Urinary incontinence means involuntary leakage of urine. In other words, it is inability to hold back urine under certain conditions.
This problem affects millions of women all over the world. Almost 20 to 30% of young women and 50% of the elderly suffer from this condition though many do not report it even to their doctors due to embarrassment. Some are forced to use pads throughout the day while others learn with experience, to empty their bladder frequently or squeeze their pelvic muscles every time they cough or sneeze, to prevent that leak!
When a woman often leaks urine at any time, any place, she gradually lose her confidence to go out or socialise. In severe cases, she may end up depressed and become a social recluse.
How does our system control urine?
The urinary bladder is the bag which stores urine. It is made up of muscle fibres known as the ‘detrusor’ muscle, the contraction of which pushes urine out of the bladder. Another muscle, the ‘internal urinary sphincter’ surrounds the outflow passage from the bladder and helps to close the urinary passage and hold back urine.
When the volume of urine reaches a certain amount in the bladder and the person finds a suitable place to relieve herself, the detrusor contracts, the sphincter relaxes and urine flows freely.
Why do some women lose urine control?
Women are much more likely to develop incontinence because excessive stretching during pregnancy and childbirth can result in weakening of pelvic muscles which hold back urine. After menopause the pelvic floor can weaken further worsening the condition. Apart from this, weakness of nerves or muscles due to aging or uncontrolled diabetes can contribute to loss of urinary control in both sexes.
Incontinence does not happen to all women with aging and women suffering from it should seek treatment.
Commonly, incontinence in women can be of the following types:
Stress incontinence means loss of urine whenever the pressure inside the abdomen increases such as while sneezing, coughing, lifting weights or laughing aloud. This is usually the direct result of weakness of the pelvic floor and is common after childbirth and menopause.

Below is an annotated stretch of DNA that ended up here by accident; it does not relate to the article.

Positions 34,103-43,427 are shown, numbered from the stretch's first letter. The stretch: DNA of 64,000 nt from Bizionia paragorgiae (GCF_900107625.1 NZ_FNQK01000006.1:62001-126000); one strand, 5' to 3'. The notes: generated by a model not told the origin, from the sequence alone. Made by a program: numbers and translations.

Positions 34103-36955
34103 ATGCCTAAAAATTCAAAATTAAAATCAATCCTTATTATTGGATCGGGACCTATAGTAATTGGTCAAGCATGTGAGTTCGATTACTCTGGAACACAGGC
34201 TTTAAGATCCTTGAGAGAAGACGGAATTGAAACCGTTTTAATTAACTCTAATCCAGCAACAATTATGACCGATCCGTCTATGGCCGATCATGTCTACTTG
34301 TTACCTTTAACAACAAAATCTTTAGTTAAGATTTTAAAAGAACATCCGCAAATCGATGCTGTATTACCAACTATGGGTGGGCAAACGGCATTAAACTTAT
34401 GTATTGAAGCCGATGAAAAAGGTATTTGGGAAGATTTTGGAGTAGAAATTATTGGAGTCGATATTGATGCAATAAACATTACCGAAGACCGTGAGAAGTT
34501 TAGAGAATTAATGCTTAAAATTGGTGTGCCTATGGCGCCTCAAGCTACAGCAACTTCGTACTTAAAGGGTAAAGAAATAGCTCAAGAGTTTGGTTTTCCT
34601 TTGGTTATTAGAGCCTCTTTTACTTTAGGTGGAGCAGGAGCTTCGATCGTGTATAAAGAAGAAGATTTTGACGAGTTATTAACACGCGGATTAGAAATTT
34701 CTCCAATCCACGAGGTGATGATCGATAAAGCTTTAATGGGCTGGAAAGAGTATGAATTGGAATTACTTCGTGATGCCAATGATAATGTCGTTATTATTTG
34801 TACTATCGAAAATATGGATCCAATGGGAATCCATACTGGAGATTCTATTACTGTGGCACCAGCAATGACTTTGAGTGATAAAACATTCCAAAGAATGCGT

Urge incontinence means that when the person gets the urge to pass urine, she senses urgency and leaks small amounts of urine even before she can reach the toilet. It is often accompanied by frequency (having to pass frequently).
It is usually the result of an ‘overactive detrusor muscle’ caused by urine infection or irritation, or nerve damage due to conditions like multiple sclerosis, spinal cord injury or Alzheimer’s disease. It is common among women in the fourth decade onward.
Mixed incontinence is the presence of both stress and urge incontinence. Thus, she may leak urine in response to cough, sneeze, and may also not be able to hold urine till she reaches the toilet. This is the most common type of incontinence among women.
Urinary leaks may often be accompanied by weakness of pelvic floor muscles leading to prolapse or ‘something coming out from the vagina’.
Please understand that the diagnosis of the type of incontinence is critical as treatment depends entirely on the type of incontinence. Your doctor may tell you to maintain a ‘urinary diary’ in which you would need to write down day-to-day details of your urinary habits and leak episodes. Besides, routine tests and a sonography of the urinary tract, you may need to undergo cystoscopy (visualisation of the inner lining of the bladder through a telescope).
Urodynamic study is a special test to measure pressures within the bladder and urethra and it helps to determine the type of incontinence. This test is done in specialised hospitals and clinics and may take many hours to perform.
In general, treatment for stress incontinence is surgery to support the pelvic floor muscles, while treatment for urge incontinence is medication to relax the detrusor muscle. However, treatment has to be individualised as each case is unique and a combination of medical and surgical treatment is often needed.
Pelvic floor exercises (Kegel’s) help to strengthen the pelvic muscles and offer relief to many women with mixed and stress incontinence of the mild variety, but are largely ineffective in severe cases.
Many new simpler surgeries (slings, tapes, injections, laparoscopic and cystoscopic suspension) are available now which entail minimal anaesthesia, low risk and good results too. If you have prolapse, we would need to surgically correct that as well at the same sitting.
It is very important that you discuss with your doctor the various options and have a clear idea of what to expect from treatment, especially surgery. Treatment should take into account your needs and preferences. Surgery for incontinence may not always be completely successful and may cause difficulty in passing urine in the immediate post-operative period. Medical treatment may need to be taken over prolonged periods.
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